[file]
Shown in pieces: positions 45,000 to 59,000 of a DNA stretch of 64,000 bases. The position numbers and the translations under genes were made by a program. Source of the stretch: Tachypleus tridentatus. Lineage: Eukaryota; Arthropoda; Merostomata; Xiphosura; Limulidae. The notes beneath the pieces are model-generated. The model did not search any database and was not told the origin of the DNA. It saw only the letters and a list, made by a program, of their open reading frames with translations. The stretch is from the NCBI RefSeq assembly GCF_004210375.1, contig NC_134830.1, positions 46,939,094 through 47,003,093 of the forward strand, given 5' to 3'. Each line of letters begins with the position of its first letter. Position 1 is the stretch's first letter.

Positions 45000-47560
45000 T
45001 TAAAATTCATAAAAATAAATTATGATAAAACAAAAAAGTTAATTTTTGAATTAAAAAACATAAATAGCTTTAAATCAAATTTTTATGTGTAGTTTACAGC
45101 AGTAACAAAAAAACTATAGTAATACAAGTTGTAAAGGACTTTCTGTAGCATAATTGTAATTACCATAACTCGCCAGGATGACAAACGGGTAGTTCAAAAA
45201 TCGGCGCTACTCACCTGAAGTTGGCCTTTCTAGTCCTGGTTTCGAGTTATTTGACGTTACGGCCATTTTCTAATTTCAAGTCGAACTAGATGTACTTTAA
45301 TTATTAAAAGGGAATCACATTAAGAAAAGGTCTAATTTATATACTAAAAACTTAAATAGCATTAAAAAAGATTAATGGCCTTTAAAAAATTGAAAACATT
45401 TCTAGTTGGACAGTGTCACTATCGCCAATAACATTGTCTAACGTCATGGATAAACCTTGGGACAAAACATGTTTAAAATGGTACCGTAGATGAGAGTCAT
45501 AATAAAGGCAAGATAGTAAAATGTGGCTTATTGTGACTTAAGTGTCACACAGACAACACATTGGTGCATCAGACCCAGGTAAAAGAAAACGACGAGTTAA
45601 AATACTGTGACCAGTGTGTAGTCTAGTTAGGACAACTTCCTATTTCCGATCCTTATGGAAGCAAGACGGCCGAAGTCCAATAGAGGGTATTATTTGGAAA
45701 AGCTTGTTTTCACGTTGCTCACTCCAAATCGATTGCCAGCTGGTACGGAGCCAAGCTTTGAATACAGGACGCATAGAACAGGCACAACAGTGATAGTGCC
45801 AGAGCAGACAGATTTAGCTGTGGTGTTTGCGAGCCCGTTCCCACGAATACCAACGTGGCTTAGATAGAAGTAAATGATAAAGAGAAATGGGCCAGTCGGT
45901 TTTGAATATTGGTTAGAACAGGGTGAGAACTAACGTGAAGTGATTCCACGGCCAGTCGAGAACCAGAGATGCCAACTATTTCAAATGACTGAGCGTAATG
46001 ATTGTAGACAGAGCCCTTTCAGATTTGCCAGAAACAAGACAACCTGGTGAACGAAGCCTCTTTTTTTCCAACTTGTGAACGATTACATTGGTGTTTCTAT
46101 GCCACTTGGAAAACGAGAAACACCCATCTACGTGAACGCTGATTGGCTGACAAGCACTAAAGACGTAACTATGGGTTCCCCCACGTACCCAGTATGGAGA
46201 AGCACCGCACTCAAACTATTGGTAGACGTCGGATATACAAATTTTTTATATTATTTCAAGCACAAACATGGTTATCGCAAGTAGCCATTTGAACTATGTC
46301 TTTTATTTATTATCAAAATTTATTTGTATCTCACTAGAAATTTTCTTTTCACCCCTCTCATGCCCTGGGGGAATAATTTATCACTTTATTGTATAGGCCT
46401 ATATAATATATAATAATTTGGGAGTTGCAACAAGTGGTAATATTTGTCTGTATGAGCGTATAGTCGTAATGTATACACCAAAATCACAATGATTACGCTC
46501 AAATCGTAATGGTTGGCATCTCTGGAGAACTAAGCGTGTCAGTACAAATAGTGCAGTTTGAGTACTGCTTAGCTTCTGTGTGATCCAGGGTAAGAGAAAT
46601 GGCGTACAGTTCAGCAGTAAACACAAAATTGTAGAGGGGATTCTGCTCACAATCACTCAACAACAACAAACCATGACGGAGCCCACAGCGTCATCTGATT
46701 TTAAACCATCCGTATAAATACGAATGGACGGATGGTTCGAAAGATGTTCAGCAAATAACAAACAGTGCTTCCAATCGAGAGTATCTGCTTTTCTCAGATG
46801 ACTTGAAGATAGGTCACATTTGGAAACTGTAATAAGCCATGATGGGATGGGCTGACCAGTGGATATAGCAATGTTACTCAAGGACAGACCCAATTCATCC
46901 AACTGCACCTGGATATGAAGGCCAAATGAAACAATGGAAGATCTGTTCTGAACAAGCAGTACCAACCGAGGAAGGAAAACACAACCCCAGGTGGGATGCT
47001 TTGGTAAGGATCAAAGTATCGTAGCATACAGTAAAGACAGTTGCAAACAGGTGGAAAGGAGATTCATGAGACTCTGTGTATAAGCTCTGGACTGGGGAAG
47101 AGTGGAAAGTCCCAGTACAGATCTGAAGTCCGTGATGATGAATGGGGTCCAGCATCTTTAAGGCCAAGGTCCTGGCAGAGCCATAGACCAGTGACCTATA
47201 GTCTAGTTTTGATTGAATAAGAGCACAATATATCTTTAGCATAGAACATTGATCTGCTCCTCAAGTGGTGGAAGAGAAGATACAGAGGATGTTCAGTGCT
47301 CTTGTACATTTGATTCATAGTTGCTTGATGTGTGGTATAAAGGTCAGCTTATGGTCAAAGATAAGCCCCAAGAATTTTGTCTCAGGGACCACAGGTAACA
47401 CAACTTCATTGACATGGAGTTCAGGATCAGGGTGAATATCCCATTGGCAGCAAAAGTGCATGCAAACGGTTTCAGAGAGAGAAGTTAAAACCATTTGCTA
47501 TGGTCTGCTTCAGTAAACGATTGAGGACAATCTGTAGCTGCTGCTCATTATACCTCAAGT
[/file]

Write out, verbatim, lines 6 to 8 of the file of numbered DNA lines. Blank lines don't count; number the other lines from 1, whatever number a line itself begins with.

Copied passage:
45201 TCGGCGCTACTCACCTGAAGTTGGCCTTTCTAGTCCTGGTTTCGAGTTATTTGACGTTACGGCCATTTTCTAATTTCAAGTCGAACTAGATGTACTTTAA
45301 TTATTAAAAGGGAATCACATTAAGAAAAGGTCTAATTTATATACTAAAAACTTAAATAGCATTAAAAAAGATTAATGGCCTTTAAAAAATTGAAAACATT
45401 TCTAGTTGGACAGTGTCACTATCGCCAATAACATTGTCTAACGTCATGGATAAACCTTGGGACAAAACATGTTTAAAATGGTACCGTAGATGAGAGTCAT